What Can We Learn From Crash Bandicoot?
Crash Bandicoot N. Sane Trilogy

I wasn’t sure how this was going to work out to be honest, but the early numbers are in and Crash Bandicoot: The N.Sane Trilogy is a huge success. There’s talk about it being the best-selling, single-format release since Horizon: Zero Dawn shipped. That’s pretty huge for what some may simply see as a budget release of old games. I was certainly skeptical, not having really been a part of the Crash Bandicoot craze growing up. But here I am seeing this news and getting my gears turning about how this Matters in the grand scheme of video games. I think it’s a pretty telling example of not only how the current market supports nostalgia releases, but also how when a publisher has good old IP, if it treats it like it has value, then the people with treat it like it has value.

There are a few recent examples of either side of this train of thought we can look at. Capcom’s recent collections are a good start. When Mega Man Legacy Collection was on its way, people weren’t sure what to think. The Mega Man series was already available on Nintendo’s Virtual Console, as well as older collections with much more bonus content on previous generation consoles. But this new release was fairly reasonably priced and pushed by Capcom, so people picked it up. It ended up doing really well, as not only was the port job by Digital Eclipse incredible, getting closer to the NES originals than anyone has before, but the museum content was amazing, with scans of original box art and concept art.

Capcom later followed that release up with the Disney Afternoon Collection, a port by the same team with the same features. The dedication to and love for preserving game history and treating these games as such is palatable when checking the game out; Digital Eclipse’s Frank Cifaldi even told me on Twitter once he personally purchased a copy of one of the DuckTales Game Boy games to get a complete collection of box scans in. This collection was successful too (albeit with no retail release), and now Capcom is bringing out a second Mega Man Legacy Collection, this time an internal Capcom project.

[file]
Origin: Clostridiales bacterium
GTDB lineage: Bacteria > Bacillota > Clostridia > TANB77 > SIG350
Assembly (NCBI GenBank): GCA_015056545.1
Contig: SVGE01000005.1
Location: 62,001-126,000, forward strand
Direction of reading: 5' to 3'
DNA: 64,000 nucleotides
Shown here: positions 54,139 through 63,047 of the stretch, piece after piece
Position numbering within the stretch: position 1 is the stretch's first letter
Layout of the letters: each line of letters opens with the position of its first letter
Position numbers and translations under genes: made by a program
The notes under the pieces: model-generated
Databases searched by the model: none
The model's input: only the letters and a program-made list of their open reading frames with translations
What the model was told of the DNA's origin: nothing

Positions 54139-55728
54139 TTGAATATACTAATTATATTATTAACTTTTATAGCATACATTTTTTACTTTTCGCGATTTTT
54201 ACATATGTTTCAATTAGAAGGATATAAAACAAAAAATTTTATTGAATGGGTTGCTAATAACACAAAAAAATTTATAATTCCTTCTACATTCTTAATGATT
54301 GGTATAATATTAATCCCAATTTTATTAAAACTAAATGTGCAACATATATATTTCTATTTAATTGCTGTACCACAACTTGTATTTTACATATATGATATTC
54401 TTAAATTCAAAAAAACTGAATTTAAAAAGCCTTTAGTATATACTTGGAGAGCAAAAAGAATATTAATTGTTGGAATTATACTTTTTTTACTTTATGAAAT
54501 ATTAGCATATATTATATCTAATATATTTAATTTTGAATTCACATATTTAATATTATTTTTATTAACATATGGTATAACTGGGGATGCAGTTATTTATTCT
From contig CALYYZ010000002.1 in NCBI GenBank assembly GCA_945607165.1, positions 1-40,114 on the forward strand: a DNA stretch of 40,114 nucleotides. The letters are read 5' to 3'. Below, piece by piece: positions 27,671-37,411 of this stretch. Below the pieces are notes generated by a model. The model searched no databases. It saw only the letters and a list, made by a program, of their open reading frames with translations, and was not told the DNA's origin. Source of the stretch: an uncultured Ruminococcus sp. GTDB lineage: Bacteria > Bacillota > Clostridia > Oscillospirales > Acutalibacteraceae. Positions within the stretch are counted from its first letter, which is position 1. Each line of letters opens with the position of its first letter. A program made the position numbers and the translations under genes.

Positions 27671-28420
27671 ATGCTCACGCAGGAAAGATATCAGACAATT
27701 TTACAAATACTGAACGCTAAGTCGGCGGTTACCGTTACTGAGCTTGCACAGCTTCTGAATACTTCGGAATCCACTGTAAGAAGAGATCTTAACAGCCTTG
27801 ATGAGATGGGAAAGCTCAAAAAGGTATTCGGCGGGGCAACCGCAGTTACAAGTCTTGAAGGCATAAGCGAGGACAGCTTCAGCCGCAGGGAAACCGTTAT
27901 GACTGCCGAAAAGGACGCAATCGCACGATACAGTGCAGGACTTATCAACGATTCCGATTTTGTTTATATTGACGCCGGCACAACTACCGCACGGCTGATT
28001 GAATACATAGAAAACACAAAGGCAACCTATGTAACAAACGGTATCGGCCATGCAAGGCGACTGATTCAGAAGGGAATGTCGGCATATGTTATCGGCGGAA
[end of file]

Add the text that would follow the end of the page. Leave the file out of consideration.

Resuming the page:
On the opposite side of these lovingly crafted releases, we have dozens of low-budget ports or remasters that plagued virtual marketplaces such as Xbox Live or the PlayStation Network. Games like Rocket Knight, Turtles in Time, or recent efforts like Sega Forever have all been examples of cheap releases rushed out with minimal fanfare or effort. Things like Virtual Console releases are also teetering on the line of poor quality, low value ports of classic games. The problem with these releases is they train players to not consider these games worth money, but they’re still in demand so publishers will dump them out without spending money on them, then charge way less than what they’re worth.

This ends up making these games disposable in everyone’s mind. Then they come out with issues not present in their original releases, from sound issues to off-kilter resolutions to poor frame rates. It’s a vicious cycle of low effort, low cost and low reward reissues of games that should be considered important parts of history, but instead they’re installed on crappy, fake Sega Genesis or Atari boxes that can’t even hold save data or run a game properly. Or they’re lost forever on a digital marketplace, doomed to be delisted or sit unplayed, devaluing the IP because no effort was made beyond getting something out to cash in on a craze.

Crash Bandicoot N. Sane Trilogy

Games like the Mega Man Legacy Collection and Crash Bandicoot N. Sane Trilogy are an effort to circumvent this horrible fate for games entire swaths of people still have fond memories of. Sure, they’re different kinds of releases, Crash is a remake and Mega Man is a series of well-curated ports, but they’re both treated as Important, with a capital “I,” by the people making them. Consumers take notice of how games are presented and emphasized by the people creating and selling them. The Crash collection is a big deal because Activision and Sony have presented it as such. Same with the Capcom collections. People were like, “Do we actually want this?” and Capcom responded with, “Hell yeah you do, and here’s why.” It worked.

It’s okay for old games to cost more than a few dollars a pop. If the publisher is able to charge more, the publisher is able to put more effort into how they’re presented. The release can go from a throwaway port on a digital service, to a retail release with bonus features and other goodies. This was a concept that was explored some in the past, abandoned entirely last generation during the marketplace goldrush, and now slowly being embraced after a few breakout hits. If this keeps up, we may see even more interesting, well-curated collections in the future. Publishers still need to be careful with what IP they choose (nobody is going to spring for a boutique Bubsy release, for example), but if the care and respect for historic works continues, the current generation could be a hallmark time for gaming past.

Lucas White
Lucas White

Writing Team Lead
Date: 07/07/2017

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